Date Published: 29-Oct-2009
NAOMH Anna Leitir Mór footballers find themselves in the strange position of favourites as they prepare for an historic clash in the Connacht intermediate club semi final against Leitrim champions Cloone at Pearse Stadium on Sunday (2.30pm).
It’s been many moons since the Connemara men were favourites to win a crunch tie – and even if their favouritism this weekend is earned simply by virtue of them hailing from Galway and playing a Leitrim club – how they handle that pressure tag will have a major bearing on who qualifies through to the Connacht final.
Surprise packets Leitir Mór have worn the underdogs tag with gusto throughout this year’s championship – showing enormous hunger and continuously pressurising, hassling and harrying their opponents at every opportunity – as they defied the bookies’ odds with sensational triumphs over Oughterard and St James’ in the County semi-final and final in autumn, as well as minor upsets in earlier rounds.
Leitir Mór have no major injury concerns ahead of the showdown although the West Connemara islands were hit with a bout of influenza over a fortnight ago which affected seven players and disrupted training.
The flu resulted in their league clash against St James’ – a replay of the county final – being postponed two weeks ago but full training resumed again last Friday with a full compliment, bar one, recovering and togging out.
Manager Ciarán Ó Fátharta and his backroom team – which includes Galway’s All-Ireland winning substitute goalkeeper Pat Comer, who brought a fresh voice to training when he came on board before the county semi-final – has only ‘niggly’ injury concerns and looks set to keep faith with the same 15 that started against St James’ in the county final.
That said ‘super-sub’ Patrick Mark Ó Fátharta, who scored vital late points in the semi-final and final victories, will once again be pushing hard for a starting berth in the forwards, giving the selectors a welcome headache this weekend. Ó Fátharta’s displays to date merit a start although he may be held back again for the impact he brings when he comes on as a sub.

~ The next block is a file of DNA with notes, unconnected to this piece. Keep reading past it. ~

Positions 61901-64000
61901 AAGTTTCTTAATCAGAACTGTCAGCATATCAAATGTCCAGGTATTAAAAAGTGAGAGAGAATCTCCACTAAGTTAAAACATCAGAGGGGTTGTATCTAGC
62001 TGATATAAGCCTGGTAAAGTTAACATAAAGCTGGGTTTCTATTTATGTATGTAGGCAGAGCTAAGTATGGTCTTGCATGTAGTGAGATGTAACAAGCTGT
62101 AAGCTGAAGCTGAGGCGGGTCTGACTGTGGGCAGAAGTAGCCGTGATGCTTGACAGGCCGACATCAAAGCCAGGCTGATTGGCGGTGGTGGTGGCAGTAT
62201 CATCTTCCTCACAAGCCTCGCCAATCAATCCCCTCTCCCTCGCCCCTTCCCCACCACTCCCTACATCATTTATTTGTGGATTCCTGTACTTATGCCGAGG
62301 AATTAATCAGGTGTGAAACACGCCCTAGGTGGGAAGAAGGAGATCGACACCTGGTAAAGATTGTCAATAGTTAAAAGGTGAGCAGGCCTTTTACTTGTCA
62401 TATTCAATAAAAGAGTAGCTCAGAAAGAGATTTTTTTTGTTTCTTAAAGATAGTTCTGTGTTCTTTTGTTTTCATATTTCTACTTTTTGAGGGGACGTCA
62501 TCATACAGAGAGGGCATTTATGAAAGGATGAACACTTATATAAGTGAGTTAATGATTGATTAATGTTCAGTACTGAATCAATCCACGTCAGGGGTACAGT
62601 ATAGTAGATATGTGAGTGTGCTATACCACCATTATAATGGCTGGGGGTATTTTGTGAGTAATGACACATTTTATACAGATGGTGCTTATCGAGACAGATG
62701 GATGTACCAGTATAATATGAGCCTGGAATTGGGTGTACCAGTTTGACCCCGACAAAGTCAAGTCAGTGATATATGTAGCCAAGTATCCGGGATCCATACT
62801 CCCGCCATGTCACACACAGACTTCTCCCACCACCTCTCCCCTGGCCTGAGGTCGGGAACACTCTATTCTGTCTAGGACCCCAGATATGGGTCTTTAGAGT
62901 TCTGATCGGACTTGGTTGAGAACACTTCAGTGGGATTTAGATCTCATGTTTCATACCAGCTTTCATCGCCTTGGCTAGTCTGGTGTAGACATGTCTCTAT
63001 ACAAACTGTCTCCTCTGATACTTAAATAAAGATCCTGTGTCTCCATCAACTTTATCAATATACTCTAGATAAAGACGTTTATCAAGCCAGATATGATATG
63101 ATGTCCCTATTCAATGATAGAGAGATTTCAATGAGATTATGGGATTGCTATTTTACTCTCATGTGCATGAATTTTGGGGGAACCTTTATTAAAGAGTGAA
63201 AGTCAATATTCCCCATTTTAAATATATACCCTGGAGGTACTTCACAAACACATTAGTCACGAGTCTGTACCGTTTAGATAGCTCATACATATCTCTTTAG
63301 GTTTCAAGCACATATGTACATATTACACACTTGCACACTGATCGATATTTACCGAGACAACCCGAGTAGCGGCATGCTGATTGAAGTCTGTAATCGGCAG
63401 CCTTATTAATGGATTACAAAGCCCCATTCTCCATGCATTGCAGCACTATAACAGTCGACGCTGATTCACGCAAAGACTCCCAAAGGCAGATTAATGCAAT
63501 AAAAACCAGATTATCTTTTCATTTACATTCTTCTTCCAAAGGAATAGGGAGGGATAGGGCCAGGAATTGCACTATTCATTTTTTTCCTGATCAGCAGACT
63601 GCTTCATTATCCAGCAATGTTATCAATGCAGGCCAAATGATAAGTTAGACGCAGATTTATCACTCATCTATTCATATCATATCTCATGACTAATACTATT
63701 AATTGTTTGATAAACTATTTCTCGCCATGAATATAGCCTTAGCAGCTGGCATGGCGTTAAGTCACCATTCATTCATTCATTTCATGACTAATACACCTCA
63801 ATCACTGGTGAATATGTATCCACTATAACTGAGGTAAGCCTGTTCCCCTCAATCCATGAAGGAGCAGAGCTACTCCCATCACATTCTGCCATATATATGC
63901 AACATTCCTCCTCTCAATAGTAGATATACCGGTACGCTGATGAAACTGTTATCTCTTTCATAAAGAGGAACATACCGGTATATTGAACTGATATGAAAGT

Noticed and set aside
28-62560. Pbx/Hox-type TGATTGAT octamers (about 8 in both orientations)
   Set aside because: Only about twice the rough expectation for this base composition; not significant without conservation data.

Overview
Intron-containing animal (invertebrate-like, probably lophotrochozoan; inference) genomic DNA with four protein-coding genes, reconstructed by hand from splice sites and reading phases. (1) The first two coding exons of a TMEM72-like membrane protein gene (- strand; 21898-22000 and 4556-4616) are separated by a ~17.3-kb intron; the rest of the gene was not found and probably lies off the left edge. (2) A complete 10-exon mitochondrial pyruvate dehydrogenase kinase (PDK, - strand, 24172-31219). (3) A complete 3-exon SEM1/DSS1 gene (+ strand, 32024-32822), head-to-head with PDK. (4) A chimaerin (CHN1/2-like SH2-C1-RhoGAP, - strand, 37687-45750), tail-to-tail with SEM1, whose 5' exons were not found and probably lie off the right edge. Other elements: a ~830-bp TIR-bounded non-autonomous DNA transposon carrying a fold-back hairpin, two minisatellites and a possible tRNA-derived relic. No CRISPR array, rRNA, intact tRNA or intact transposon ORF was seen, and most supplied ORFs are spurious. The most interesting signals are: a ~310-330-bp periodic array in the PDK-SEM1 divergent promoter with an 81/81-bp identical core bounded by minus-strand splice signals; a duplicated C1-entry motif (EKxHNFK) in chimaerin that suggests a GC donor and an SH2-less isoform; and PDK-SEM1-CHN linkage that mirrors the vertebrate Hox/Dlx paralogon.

Leitir Mór’s strength throughout their county championship campaign has been the spine of the team, in the key central positions of 1, 3, 6, 8, 9, 11 and 14 which backbone the side, several of them would probably have the quality to challenge for places on the Leitrim senior county team.
Leitir Mór ‘keeper and former U21 county player Eoin Ó Conghaile proved his worth with crucial match-winning saves throughout the latter stages of their championship campaign and will be an important player again on Sunday. Antaine ‘Toto’ Ó Gríofa, who made his Galway senior debut against New York in the FBD final in the US two weeks ago, is a trojan workhorse at centrefield and epitomises the heart and work-rate of the entire Leitir Mór squad.
The two Breathnachs, Fiachra and Ferdia, are of course the main targets up front at centre and full-forward respectively and their performances will have a major bearing on Sunday’s outcome, although both will be hoping to make more of an impact on the scoreboard and not just in general
Leitir Mór may not have as big reputations throughout Galway but the likes of midfielder Cristóir Ó Flatharta, backs Coilín Ó Hogáin, Seosamh Seoighe, Padraic Mac An Ríogh, Tómas Ó Gríofa and Michéal Pól Ó Ceallaigh, and forwards Eoin Ó Loinsigh and Daithi MacDonnachadha are all solid club players who can shine on the big day.
“We probably are favourites but the only reason we are favourites is because we are a Galway team playing a Leitrim team. We don’t know much about them but we’ll just concentrate on our own ability and what we can do – we won’t worry about them. This is a hugely important game and hopefully we will have big support from all over Connemara,” says Ó Fathartha, who believes the achievements of Moycullen and St Michael’s in winning and losing the All-Ireland final respectively in the last two
series, gives his men a great incentive on Sunday.
Cloone are regarded as one of the clubs with a great footballing pedigree but their achievements are historic (they have won 11 senior county titles but their last one was in 1980) and they have ‘gone off
the boil’ in the past two decades.
Significantly, Cloone are managed by former Leitrim county star Gerry Flanagan,who won a Connacht title with his county in 1994, who brings energy and experience and they also have two senior county players in Donal Brennan and Damien O’Donnell who have been in and out of the Leitrim set-up. Others to watch out for are John McCaffery, a solid corner-back, Mark Beirne, a workhorse at midfield, and dangerman Mark Cregan upfront.
The South Leitrim club will have plenty of support at Pearse Stadium – the word is scores of supporters are travelling to Salthill and making a weekend of it – and they won’t be found wanting in the work-rate and pride departments but Leitir Mór aren’t lacking there either and should have too much quality to bow out at this stage.
The way we were – Protecting archives of our past
People’s living conditions less than 100 years ago were frightening. We have come a long way. We talk about water charges today, but back then the local District Councils were erecting pumps for local communities and the lovely town of Mountbellew, according to Council minutes, had open sewers,” says Galway County Council archivist Patria McWalter.
Patria believes we “need to take pride in our history, and we should take the same pride in our historical records as we do in our built heritage”. When you see the wealth of material in her care, this belief makes sense.